Houston, TX – For some, the end of the NFL regular season is a sad time. For 18 weeks, teams prepared and played their collective hearts and souls out in a quest for victory, with some good-to-great financial compensation. Throw in three weeks of preseason games and the long summer training camp sessions, to say nothing of the countless hours of individual workouts and actions, and to see it all suddenly come to end by midnight on this Sunday can be a little depressing for players, coaches, organizations, and fans. Add in the rather bleak fact that many a player and coach may find themselves on Black Monday unemployed, the end of the regular season can take on a near funeral feel.
Then, you have the Houston Texans…
“Thank [Easterby]!!! It’s over!!! It’s finally over!!! The end couldn’t come soon enough for this living death of a nightmare season,” exclaimed one Texans PR staff worker. “Nothing, and I mean nothing went right this year for us. Everything we tried to get people all pumped up about the team, from the new hires of GM and Head Coach, the production costs for things like ‘Building the Texans’, even using a cute puppy. None of it helped. What a travesty of a season. Why am I here? Why didn’t I follow Amy out of here?”
When reached for comment, former Texans PR Director Amy Palcic simply noted. “Yeah, we had a tough year for sure. But nah, I’m good here. Better than that ‘whatever-they-have-going on’ in Houston.”
As for the players:
“Let’s see. If I can pack up my stuff now, do the cleanout by Friday night/Saturday morning and then leave immediately after the final whistle, I can beat the game day traffic and avoid the backup on the I-10/610/Galleria exchange,” pondered one unnamed player.
However, the team, in an attempt to forestall some of the actions from last season, issued new guidance to ALL employees, staff and fans that they were prohibited from leaving their cars running the parking lot during the upcoming Sunday afternoon game against the Texans. “We are following one of the Executive Vice President of Football Operations’ (EVPFO) decrees about being a more environmentally friendly religious, er, NFL organization. Wants to cut down on pollution.”
“Doesn’t bother me much” noted Texans safety Eric Murray. “Got a good deal on a Tesla, so I will just have that battery charged up, leave it quietly running, and then after the final whistle, BOOM, I am on the road.”
However, Sunday will see a couple of players not at the stadium. Laremy Tunsil, who is still “recovering” from injury will not be back on the team. “It’s too bad, really. I mean, I did want to get back on to the field. Really. But, it is the end of the year, the team is seemingly doing ok, and well, we don’t a playoff game to worry about, so I just want to rest up and really, really get well for the off-season and playing in the NFL next year.”
Our reporter had this follow-up “You mean getting ready to play for the Texans, right?”
Tunsil seemed to feign trouble hearing the Zoom call, but then was like, “oh, yeah, the Texans? Riiiiigggggghhhhhhttttt, sure, whatever”
Also projected to miss the season finale was Justin Reid. The Texans safety, placed on the COVID-19 list, didn’t seem too upset about being out for the game. “Oh man. You mean I have to miss the finale, a game where there may not be more than a few thousand people in attendance, with a motivated and driven opponent playing for a playoff bye while we just try to get to the off-season? Yeah, such a disappointment. I mean, I am sure it is tough for the guys that will be there, trying to get all of their gear situated before they collect the last paychecks and get out the door to beat the traffic. I know a bunch of the guys had that issue last year.”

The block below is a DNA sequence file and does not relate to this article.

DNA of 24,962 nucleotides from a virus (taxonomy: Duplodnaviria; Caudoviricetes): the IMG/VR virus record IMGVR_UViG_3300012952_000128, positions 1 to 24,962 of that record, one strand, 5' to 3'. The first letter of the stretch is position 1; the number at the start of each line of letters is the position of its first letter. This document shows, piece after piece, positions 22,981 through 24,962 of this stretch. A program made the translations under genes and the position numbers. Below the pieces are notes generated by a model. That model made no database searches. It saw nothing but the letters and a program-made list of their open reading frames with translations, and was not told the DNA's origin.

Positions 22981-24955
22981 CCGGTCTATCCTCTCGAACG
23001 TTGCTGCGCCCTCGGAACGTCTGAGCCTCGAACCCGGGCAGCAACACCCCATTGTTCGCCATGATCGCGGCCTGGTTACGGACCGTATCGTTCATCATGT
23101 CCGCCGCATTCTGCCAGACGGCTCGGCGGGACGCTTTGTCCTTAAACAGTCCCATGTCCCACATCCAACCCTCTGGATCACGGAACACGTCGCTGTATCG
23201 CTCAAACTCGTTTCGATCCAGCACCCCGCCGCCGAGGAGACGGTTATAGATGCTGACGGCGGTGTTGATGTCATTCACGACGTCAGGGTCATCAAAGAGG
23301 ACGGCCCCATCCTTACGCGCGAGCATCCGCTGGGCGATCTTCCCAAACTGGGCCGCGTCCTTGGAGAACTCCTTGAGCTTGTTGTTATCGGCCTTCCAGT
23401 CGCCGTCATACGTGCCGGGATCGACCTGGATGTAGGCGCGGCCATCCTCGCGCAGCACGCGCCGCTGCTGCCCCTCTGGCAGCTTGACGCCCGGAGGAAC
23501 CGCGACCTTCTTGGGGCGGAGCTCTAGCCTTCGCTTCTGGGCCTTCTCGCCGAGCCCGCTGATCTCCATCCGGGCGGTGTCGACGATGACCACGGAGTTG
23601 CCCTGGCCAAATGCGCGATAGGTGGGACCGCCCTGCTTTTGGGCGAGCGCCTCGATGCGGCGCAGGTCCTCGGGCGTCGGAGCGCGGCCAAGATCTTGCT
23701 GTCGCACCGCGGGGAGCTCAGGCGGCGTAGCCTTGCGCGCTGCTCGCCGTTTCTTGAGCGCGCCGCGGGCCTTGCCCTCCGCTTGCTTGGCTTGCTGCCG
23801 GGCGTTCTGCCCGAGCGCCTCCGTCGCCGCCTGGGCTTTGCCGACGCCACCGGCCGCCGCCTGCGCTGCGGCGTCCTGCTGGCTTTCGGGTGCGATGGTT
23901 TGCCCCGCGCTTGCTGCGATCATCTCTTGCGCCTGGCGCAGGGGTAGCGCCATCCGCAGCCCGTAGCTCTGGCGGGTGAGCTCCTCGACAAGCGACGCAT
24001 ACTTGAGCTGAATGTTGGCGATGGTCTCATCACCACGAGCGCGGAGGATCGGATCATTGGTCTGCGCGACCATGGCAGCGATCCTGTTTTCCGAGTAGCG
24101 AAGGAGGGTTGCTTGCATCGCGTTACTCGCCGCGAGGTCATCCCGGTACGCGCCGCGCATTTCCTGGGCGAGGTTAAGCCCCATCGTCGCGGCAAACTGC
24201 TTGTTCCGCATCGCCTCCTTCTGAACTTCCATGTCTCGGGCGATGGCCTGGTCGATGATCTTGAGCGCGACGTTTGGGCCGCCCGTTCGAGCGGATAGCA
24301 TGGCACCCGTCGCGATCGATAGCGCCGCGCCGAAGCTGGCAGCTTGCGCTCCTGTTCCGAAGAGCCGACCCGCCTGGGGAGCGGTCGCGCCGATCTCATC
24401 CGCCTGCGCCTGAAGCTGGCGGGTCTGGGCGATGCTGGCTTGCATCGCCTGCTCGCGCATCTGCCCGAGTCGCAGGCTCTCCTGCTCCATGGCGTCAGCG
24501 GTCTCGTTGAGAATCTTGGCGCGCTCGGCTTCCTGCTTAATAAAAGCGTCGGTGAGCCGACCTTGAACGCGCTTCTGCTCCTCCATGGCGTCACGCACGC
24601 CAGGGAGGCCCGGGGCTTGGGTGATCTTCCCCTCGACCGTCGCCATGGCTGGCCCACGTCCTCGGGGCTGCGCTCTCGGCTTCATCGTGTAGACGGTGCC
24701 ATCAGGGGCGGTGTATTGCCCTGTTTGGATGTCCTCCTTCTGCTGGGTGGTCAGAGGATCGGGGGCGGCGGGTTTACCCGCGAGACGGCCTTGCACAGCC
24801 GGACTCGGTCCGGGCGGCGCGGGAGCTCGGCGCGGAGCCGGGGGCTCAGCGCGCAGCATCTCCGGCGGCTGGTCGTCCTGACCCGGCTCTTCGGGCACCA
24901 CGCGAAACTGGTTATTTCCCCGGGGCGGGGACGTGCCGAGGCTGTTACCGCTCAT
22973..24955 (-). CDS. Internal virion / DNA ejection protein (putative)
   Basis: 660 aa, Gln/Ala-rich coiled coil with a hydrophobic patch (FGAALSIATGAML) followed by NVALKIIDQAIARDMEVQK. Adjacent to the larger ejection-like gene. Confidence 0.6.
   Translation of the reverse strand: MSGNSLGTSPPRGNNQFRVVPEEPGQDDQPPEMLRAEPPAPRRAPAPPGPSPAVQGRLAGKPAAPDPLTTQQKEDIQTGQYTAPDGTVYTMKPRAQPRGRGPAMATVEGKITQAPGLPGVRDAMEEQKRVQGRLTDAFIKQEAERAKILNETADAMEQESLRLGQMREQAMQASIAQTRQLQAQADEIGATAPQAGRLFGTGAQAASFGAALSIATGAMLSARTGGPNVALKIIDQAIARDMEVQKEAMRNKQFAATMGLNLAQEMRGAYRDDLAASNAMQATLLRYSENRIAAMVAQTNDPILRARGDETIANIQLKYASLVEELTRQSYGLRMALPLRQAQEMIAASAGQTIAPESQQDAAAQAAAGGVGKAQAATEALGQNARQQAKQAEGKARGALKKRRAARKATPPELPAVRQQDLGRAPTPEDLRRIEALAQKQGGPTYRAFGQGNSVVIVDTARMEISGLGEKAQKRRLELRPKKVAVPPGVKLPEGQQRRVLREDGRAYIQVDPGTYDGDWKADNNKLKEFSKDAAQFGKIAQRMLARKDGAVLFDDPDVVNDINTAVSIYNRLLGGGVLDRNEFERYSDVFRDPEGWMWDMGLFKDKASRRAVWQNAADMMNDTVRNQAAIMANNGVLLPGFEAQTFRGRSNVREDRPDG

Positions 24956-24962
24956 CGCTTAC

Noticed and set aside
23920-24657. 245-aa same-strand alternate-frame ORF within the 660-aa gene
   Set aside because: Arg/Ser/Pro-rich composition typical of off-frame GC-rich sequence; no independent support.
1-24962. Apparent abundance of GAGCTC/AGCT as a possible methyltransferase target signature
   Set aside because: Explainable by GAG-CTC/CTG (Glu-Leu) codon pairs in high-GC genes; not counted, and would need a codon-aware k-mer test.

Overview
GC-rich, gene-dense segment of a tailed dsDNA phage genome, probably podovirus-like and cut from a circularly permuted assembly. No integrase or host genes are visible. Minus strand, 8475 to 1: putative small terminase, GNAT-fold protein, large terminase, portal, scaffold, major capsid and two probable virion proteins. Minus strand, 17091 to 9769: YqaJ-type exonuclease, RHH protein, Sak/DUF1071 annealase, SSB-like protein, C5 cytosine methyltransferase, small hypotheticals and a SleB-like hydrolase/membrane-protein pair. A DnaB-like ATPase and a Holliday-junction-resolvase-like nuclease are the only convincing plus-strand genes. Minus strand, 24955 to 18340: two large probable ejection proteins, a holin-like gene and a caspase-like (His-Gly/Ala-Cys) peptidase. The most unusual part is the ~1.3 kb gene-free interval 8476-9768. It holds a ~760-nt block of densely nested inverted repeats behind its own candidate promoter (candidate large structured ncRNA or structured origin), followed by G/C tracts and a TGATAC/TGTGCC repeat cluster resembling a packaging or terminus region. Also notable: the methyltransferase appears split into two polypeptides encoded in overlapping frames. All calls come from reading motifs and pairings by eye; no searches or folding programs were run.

When asked about his plans and the conflicted reports about his future after the season, Reid seemed rather coy. “I mean, there are things about Houston I love. No state taxes, an owner with a seemingly fair amount of money, not a lot of other players to take away from jersey sales, a state government working to lower all my taxes. Nice places to store green money and an emerging tech sector, which should be getting good for the evolving Bitcoin and cryptocurrency markets. Great place.”
“Still, the NFL is a business, and we will just have to see where this all leads.”
When David Culley was asked about his preparations for the season finale, he seemed a bit stressed and focused. “Every game is a fight. We will be fighting on every play and every tackle. We are playing as though our jobs, our very livelihoods, are on the line. All this talk about mailing it in, leaving the cars running. NOT ON MY WATCH!!! We will be working 24/7 until Sunday. We will meet our goal of having a winning record in the division. We will sweep the ex-Oilers!!!”
After this rousing speech, our reporter, who seemed ready to suit up and hit some players, offered “So, Coach, how do you plan to carry over this enthusiasm and fire into the off-season?”
This seemed to catch Culley off-guard “Off-season, what do you mean?”
“Well Coach, according to reports, the team plans to keep you around for next season.”
“Oh, really,” Coach Culley took a thoughtful tact. “Well, in the case, excuse me” and Coach Culley went off to make a call.
“Hey Lovie. Yeah, you know what, let’s scrap those Friday and Saturday meetings. Yeah, I think we should just go with that big George Romero marathon I was proposing a few weeks ago. Nah, we’ll be fine for Sunday. What…what changed? Oh, just had a different thought. Anyway, get Tim to come along. Should be a good time.”
So, come what may, the Texans wrap up the 2021-2022 season Sunday against Tennessee. What happens after that, we shall see.